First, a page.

Doing a PhD is not only difficult on an academic level, but on a personal one as well. In a previous post, I discussed guides and resources that helped me thrive academically in grad school, and here I’ll discuss resources that have been central to my well-being during that time.

  • People. I am incredibly fortunate to have a solid support network, especially supportive parents, loving siblings, and a stalwart spouse. The more you can surround yourself with people who have their act together and respect your PhD work, the better off you’ll be.
  • Exercise. Of course, an appreciation of the benefits of exercise is hardly unique, but consistent exercising has helped my physical and mental health. In research, sometimes you’re stuck or you run a whole experiment and realize it was fatally flawed. In exercise, every single time you go for a run or pick up a hand weight, you are making positive progress, and that reliability should not be underestimated. I’ve also found that training for a half marathon in my first year of grad school gave me the opportunity for contemplating my research, but maybe more importantly, it helped me develop goals that were outside my PhD, and to build my self esteem and feeling of accomplishment.
  • Related to exercise… an exercise community. For me, this has partly taken the form of going on runs with another friend in my PhD programs — these runs are often as therapeutic as they are physically taxing. I’ve also found a community at my local YMCA, which has incredibly reasonable membership rates and fitness classes that have encouraged me to try new things in a welcoming environment.
  • Camp Calm. This 30-day meditation program has helped me reframe anxiety and stress. The program includes short readings and meditation instructions every day for 30 days, and I’ve repeated the program at times when it’s felt necessary. It’s been incredibly useful to practice observing my thoughts without judging them.
  • Science communication, especially ComSciCon. I’ve always been interested in communicating, but grad school really ignited my interest in communicating science. I attended ComSciCon, a national workshop that helps grad students build science communication leadership skills, at the end of my second year of grad school. The following year, I was on the program organizing team, and founded a local ComSciCon in San Diego. The next year, I chaired the national conference’s program organizing team. I experienced the SciComm community at ComSciCon and was hooked. It has been especially gratifying to feel that I’m contributing positively to society through science communication work, and SciComm has provided an intellectual outlet that still gives me a break from my own research.

I can’t thrive academically if I’m not thriving personally. These are a few of the resources that have been central to my physical and mental well-being during grad school.

Wars are everywhere: When should we use these metaphors, and when should we reframe?

How many wars have you encountered today? Maybe you saw a headline about the war in Afghanistan or elsewhere, but it’s even more likely that you read an article or had a conversation about a figurative war: like the war on cancer, obesity, or poverty. Maybe you’ve even heard about wars on salad, plastic bags, or Pantsuit Nation. There are a lot of wars going on right now.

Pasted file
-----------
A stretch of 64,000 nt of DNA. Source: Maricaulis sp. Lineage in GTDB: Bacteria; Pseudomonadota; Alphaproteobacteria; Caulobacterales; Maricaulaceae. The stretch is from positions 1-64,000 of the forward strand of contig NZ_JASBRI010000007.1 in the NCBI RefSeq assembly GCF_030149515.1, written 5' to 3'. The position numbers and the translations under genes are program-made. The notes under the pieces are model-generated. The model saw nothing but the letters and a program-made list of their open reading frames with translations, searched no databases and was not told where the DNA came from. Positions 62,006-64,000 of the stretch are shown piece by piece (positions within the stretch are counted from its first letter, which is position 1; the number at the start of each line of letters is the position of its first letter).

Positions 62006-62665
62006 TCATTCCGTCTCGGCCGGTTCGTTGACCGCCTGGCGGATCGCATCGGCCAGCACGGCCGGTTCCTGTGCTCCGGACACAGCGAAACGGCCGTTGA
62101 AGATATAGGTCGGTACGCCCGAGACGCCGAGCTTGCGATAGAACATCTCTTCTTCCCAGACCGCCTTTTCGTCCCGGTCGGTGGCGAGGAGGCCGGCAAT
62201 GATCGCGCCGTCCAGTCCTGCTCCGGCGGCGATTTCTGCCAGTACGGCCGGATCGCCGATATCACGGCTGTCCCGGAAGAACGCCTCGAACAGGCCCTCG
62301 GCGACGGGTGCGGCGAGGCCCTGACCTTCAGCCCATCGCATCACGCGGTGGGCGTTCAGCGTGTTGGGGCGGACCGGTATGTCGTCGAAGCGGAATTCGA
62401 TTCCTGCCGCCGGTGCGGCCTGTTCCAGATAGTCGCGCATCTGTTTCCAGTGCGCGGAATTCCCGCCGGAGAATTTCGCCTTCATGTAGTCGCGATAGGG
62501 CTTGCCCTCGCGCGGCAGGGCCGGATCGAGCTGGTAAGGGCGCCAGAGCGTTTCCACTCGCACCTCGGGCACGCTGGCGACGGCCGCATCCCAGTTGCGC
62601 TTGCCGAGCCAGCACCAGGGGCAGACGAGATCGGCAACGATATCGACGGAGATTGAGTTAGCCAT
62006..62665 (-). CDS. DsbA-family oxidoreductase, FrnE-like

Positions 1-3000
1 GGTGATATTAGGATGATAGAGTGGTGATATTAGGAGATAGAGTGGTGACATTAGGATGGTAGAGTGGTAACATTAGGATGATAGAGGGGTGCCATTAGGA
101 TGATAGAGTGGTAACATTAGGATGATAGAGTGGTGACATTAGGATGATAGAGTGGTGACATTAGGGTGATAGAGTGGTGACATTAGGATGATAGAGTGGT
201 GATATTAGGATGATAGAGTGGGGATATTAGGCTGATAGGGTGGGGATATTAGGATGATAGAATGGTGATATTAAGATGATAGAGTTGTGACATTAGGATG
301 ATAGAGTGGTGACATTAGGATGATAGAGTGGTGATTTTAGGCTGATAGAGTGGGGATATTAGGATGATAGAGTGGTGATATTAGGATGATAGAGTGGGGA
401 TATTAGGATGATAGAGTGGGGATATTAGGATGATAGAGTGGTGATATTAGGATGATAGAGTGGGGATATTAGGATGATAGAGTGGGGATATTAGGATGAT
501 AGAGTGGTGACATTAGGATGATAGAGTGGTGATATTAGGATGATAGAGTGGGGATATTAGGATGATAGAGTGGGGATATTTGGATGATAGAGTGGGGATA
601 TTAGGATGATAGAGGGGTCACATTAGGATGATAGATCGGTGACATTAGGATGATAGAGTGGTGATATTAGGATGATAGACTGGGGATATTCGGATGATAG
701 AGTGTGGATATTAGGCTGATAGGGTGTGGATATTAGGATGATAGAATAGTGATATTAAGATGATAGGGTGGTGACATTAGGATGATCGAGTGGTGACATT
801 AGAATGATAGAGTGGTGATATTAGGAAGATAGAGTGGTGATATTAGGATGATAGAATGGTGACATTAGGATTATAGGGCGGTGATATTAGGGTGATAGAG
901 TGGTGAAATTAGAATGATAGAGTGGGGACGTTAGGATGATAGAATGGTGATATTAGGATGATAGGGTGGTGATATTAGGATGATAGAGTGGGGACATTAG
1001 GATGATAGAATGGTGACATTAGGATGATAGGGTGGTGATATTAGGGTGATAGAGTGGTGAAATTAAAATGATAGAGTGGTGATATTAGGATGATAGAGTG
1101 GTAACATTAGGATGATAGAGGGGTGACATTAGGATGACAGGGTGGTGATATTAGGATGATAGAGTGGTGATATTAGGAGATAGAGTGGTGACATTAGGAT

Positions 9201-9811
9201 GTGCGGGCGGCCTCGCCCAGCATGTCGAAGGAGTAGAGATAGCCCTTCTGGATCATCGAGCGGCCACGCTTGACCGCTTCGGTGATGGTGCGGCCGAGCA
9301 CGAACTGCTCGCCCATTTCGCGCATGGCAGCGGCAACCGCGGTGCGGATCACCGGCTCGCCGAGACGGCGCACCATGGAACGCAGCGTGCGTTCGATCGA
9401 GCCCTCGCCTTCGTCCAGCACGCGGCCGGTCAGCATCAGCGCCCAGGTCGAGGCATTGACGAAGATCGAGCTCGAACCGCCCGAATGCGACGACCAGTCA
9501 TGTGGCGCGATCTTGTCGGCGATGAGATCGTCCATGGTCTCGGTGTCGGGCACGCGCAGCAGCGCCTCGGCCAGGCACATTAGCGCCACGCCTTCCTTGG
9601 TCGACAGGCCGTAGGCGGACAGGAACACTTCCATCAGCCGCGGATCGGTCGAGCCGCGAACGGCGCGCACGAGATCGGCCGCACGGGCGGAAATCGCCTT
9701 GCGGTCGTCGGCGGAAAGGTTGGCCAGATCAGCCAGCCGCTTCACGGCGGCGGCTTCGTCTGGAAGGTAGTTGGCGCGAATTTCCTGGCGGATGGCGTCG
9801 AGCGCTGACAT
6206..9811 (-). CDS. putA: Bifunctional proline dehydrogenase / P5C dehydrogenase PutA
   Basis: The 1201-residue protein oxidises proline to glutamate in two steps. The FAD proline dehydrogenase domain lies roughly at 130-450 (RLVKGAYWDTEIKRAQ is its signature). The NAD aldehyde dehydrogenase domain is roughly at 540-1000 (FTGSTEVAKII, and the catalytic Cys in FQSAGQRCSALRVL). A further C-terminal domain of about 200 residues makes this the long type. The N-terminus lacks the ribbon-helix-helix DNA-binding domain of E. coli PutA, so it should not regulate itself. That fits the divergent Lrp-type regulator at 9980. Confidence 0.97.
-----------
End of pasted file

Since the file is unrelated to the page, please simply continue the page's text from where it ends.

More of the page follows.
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A recent paper by Stephen Flusberg, Teenie Matlock, and Paul Thibodeau shines a spotlight on these war metaphors. The researchers combine insights from psychology, linguistics, and sociology to discuss why we use war metaphors, how they shape our thinking, and recommendations for productively communicating about figurative wars.  Here are some things I learned while reading their paper.

Why so many wars?

One study found that 17% of all Times Magazine articles published between 1981 and 2000 and 15% of all Newsweek articles published in the same time span contained at least one war metaphor. Considering the breadth of topics those magazines cover, the figures suggest that there are a lot of figurative wars in their pages (and, by extension, in public discourse).

There are a couple explanations for the popularity of war metaphors. First, they draw on common shared knowledge. Most people know a lot about literal wars. We have structured knowledge about them — for example, that wars are caused by disputes, involve militaries that engage in different forms of physical fighting, and that wars end with winners and losers. When someone uses a war metaphor, then, their audience will almost definitely understand the domain being referenced and will have a wealth of knowledge to connect to the topic at hand.

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War metaphors also carry a sense of urgency. They can tap into emotions, capture attention, and motivate action. These features are helpful when a communicator’s intention is to change the way people think and behave about something. For example, referring to a war on obesity might trigger a sense of fear and urgency for many people, inspiring them to get off their couch or advocate for healthier school lunch options.